Christopher Pillitz

Growing up in Argentina my birthplace, three things shaped my adult life: boarding school, the open “Pampa”, the savannah hinterland to the west of Buenos Aires city and cinema. After my arrival in London and my completion of a Hotel Management degree which saw me don a morning suit and aprons and serve room service to the likes of Prince Hassan of Jordan and Henry Kissinger at two of London’s most prestigious hotels. I decided against my parent’s will, to leave the trappings of the hospitality industry for a far more unpredictable and challenging existence. Photojournalism beckoned. Cinema and politics had shaped my early life and my very first story proposal to London’s Observer and Sunday Times Magazines was a look at Argentina one year after the Falklands war. The Observer gave me my very first taste of telling a story through pictures. I was completely electrified and captivated by the opportunity this gave me to use a camera as a passport to explore the world and travel. Over the past 35 years this is exactly what I have done. In these intervening years I have had the good fortune to work in some 90 + countries exploring all manner of subjects, from the political, to the environmental, the social to the hedonistic, from the scintillatingly uplifting to the down right depressing. Seeing the best of humankind to the worst.  It has been a riveting journey of learning and discovery filled with surprises, heart-stopping moments of disappointment, elation, thrill. A voyage filled with poetry and grit, awash with emotional resonance and delight.

Shortly after my breakthrough stories for The Observer and Sunday Times magazines (London), I travelled to Vietnam to explore the country 10 years after the ending of the American lead war. It was a spine tingling experience for me, a young man whom until that time had had limited international exposure and whom had been fascinated by the conflict throughout the 70’s and avidly read all about it through my dad’s subscription to Time magazine. Little did I imagine then that I would eventually travel to the country to report about it, for none other then Time magazine. It was a watershed moment.

Thereafter and buoyed by the success and exposure that that story brought, as well as a growing confidence, I continued to work principally for the Sunday Times and Observer Magazines into the 1990’s, followed on in particular, with a long standing collaboration with Germany’s GEO and Stern Magazines, which continues to this day. For these latter magazines I have travelled and reported on a very broad diversity of subjects worldwide, tending to work not on the ground breaking “big” stories of the day, but those often under reported or off the media’s radar screen all together. This allowed me time to develop and explore the chosen subject in greater depth. In conjunction with my editorial commissions during the 90’s I dedicated 5 years to document Brazil’s beach and body culture, which explored the hedonistic behaviour of this sun seeking fun loving country, culminating in the publication of Brazil Incarnate (Edition Stemmle, Atlántica and Network Photographers, 2000), with an introduction and preface by author Paul Theroux and Brazil’s pre-eminent musical ambassador Caetano Veloso. At the time it was supported by multiple travelling exhibitions across Europe, in addition to being widely published across most of the world’s leading current affairs magazines.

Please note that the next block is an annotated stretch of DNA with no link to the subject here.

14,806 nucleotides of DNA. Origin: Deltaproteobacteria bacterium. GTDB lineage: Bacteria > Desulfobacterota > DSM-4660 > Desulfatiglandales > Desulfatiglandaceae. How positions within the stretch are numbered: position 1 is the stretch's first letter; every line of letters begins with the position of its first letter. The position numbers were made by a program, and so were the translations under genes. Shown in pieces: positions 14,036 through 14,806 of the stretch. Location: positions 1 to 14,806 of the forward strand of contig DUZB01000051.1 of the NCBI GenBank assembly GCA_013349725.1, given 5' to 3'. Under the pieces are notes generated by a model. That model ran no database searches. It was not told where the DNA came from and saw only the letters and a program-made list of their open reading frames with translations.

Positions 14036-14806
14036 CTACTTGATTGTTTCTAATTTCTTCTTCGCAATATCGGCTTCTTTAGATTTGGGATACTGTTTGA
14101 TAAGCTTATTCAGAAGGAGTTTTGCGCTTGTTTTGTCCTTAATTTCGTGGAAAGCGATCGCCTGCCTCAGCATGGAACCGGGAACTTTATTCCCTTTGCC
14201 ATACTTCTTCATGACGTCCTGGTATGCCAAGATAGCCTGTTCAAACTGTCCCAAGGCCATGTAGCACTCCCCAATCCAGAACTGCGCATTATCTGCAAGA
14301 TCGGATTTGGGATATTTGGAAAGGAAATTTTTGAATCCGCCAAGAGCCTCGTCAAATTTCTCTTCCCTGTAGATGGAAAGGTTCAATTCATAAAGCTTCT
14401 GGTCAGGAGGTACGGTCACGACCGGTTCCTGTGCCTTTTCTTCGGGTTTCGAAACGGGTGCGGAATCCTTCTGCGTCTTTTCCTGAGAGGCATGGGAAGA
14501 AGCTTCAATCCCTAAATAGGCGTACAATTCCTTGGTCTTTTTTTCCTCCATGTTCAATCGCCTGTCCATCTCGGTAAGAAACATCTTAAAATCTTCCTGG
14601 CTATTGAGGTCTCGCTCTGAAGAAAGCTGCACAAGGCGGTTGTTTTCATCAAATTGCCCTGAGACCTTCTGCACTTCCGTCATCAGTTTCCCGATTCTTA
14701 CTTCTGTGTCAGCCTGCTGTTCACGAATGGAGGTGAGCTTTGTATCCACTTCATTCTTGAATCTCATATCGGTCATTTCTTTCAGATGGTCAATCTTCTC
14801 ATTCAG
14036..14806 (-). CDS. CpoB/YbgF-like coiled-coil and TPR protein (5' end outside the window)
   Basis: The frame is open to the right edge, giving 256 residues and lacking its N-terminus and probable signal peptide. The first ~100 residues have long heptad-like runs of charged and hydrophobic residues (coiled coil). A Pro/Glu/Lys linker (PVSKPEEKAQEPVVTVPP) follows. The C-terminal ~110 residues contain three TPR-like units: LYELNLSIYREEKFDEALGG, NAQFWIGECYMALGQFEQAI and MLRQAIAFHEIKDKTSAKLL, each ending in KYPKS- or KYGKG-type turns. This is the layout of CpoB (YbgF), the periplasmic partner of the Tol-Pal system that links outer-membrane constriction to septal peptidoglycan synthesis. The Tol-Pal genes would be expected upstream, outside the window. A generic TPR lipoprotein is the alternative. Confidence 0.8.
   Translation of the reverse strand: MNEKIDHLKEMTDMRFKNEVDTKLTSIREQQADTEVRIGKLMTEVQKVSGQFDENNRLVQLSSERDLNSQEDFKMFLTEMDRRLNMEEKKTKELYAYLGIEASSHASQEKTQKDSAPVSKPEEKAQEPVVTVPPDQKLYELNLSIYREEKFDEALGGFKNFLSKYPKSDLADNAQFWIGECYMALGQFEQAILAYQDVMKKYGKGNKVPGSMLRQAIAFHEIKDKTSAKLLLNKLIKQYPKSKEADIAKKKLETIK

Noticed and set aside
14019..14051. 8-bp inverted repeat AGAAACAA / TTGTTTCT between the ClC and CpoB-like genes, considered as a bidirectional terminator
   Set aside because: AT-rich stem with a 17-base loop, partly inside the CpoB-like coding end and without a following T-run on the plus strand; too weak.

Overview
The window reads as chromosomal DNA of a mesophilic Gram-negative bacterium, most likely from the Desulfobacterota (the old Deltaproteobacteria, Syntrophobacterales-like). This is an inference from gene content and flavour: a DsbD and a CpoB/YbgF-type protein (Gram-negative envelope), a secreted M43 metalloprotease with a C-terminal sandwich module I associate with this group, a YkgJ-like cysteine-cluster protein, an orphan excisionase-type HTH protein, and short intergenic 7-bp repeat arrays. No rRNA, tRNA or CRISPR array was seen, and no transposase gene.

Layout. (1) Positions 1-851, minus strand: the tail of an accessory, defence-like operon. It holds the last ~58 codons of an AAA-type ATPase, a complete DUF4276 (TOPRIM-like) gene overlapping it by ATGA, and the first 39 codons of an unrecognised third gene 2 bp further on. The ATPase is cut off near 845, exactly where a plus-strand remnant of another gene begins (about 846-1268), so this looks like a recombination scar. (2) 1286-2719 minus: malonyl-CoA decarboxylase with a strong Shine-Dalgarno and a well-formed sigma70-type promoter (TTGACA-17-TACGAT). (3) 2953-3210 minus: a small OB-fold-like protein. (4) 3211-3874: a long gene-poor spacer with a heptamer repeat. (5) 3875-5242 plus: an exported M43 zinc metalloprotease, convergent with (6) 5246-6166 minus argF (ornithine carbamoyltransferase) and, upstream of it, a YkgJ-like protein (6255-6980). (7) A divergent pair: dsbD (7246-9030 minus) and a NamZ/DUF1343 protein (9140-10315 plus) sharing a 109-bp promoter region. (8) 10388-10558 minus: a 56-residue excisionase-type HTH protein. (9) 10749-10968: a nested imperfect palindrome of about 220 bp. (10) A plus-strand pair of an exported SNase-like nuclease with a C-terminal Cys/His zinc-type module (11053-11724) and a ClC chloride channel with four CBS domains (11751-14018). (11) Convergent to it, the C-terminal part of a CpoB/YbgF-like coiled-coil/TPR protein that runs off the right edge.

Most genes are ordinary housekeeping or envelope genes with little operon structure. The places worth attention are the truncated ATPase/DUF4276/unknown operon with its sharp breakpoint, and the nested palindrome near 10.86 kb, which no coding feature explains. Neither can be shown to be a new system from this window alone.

In more recent years, 2006-08, I have been commissioned by British publisher (Dorling Kindersley) to work on three large format travel and architectural books in which I journeyed across China and India, completing the trio with an intimate look, both architectural and people based, on the inner workings of the Vatican.

In 2014 Brazil hosted the FIFA World Cup. To pay tribute I published Brazil The Beautiful Game (Prestel), which became the culmination of an intermittent 15 year, multi – journey exploration of football culture across the country to mark Brazil’s hosting of the event. For Brazilians, football is not so much the national game, more the stuff of life itself. It is a celebration of life and death. From collective jubilation to despair, it’s a game that taps into the psyche and the mood of an entire nation, perhaps more then anywhere else on earth. My exploration was an attempt to understand yet another pillar of what makes Brazil tick. In addition to the book, it was published across 40 of the world’s leading magazines publications.

Parallel to this work, large-scale global advertising commissions have continued for the likes of Shell, HSBC, Canon, GSK, Syngenta, Vodafone amongst others.